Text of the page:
More than Harley-Davidson

August 20, 2009
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Milwaukee-based Harley-Davidson isn't the only company scouting for places to plunk new operations, a long-time economic development expert says.

Linda Williamson, who spearheaded development in Bloomington for a number of years and now has her own consulting firm, says companies have cut costs about as much as possible. Now theyâ??re easing into what looks to be a new investment cycle.

â??Itâ??s heating up again,â?? Williamson says. â??You will see nice expansion announcements in variety of locations.â??

The Business Journal of Milwaukee reported yesterday that company officials visited Shelby County to gather information for a possible location of a new assembly plant. The plant would replace a smattering of aging facilities in Pennsylvania.

Harley-Davidson also is considering sites in Murfreesboro, Tenn.; Shelbyville, Ky.; and a fourth, undisclosed location. Pennsylvania isnâ??t about to let the jobs go without a fight, pledging $15 million toward upgrading the York location.

Even if Harley-Davidson bypasses Indiana, the state can expect new projects and expansions in green energy and other industries affected by federal stimulus dollars, Williamson says.

Near Indianapolis, hot spots are near the airport west of the city and near the Medco warehouse and pharmacy operation in Boone County, she says.

As was the case at the end of prior recessions, companies are starting to lock in space in warehouses in anticipation of more traffic as the economy improves, she says.

â??Weâ??re seeing a whole lot of traffic through the good industrial buildings that are available,â?? Williamson says. â??Itâ??s not just tire-kickers.â??

What do you think? Is Williamsonâ??s perspective on target?
  • Is the 800lb. Gorialla in the room slowly materializing?
    Will Indiana be a less likely place to build a new manufacturing business due to the perception Indiana business' are going to get nailed by high energy costs (at least until the green dollars start rolling in)? The up coming cap & trade legislation doesn't seem to bode well for Indiana's energy dependence on coal.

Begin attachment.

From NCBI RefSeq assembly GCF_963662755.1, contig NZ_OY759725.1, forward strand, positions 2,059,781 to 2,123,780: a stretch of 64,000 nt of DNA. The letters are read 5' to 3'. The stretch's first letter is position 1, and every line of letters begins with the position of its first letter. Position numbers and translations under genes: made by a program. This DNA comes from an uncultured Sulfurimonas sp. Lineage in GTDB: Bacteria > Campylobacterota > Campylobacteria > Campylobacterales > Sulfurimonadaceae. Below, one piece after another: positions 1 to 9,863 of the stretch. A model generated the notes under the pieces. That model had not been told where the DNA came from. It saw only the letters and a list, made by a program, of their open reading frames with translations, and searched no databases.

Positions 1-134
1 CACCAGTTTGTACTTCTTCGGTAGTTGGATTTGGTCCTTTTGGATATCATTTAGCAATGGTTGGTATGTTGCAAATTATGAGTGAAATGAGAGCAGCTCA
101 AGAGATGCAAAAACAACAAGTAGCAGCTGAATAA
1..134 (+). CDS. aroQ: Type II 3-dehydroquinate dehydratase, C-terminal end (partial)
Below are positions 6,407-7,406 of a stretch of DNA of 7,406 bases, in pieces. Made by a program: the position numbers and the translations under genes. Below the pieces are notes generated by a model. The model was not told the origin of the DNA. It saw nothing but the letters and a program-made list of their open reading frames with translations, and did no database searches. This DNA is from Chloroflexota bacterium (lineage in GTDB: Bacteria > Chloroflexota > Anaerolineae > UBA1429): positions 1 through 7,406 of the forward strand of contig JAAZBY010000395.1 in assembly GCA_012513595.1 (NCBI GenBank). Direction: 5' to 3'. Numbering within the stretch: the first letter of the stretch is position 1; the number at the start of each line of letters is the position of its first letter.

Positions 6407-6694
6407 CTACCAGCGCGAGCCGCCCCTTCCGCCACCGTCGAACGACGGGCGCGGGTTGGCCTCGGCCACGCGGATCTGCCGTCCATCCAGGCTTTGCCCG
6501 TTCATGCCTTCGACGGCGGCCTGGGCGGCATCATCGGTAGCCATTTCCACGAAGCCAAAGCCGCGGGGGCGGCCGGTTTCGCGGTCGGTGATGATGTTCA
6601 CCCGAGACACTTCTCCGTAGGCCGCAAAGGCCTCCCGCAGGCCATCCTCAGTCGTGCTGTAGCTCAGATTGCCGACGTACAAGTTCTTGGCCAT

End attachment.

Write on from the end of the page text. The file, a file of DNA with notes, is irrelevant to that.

Build a few wind farms in Shelby Co. and they may have a shot.
  • I see Boone, Shelby, and Morgan counties as hotspots as we, hopefully, emerge from this recession. Do not be surprised to see the area within 5-7 miles of the Airport continue to ascend to one of the Midwest's largest distribution centers.

    @Tim: I fail to see how building extremely expensive sources of energy to replace non-capitalized energy production facilities is going to help with high energy prices or Indiana's competitiveness. The federal subsidies for wind and solar will have to end at some point, and the states who work the hardest at investing in cleaning up more cost-efficient energy technologies will be the ones to come out on top.

    Honestly, how does noone in this state even posit looking into Micro- and Nano-sized nuclear facilities, such as those being built by Toshiba, that effectively run themselves and have virtually zero chance of meltdown(they can power 150-200 homes for 30 years at .05-.08 a kWh)? They provide constant power, produce no greenhouse gasses, take up no real estate as they are buried deep underground, require no maintenance, and can provide profitable sources of energy with no federal dollars needed. There is also no need for extensive overhauls of the power grid to accommodate an unreliable source of energy. If state officials convince federal regulators to allow them, Toshiba might even be obliged to build a manufacturing facility for them right here in Central Indiana.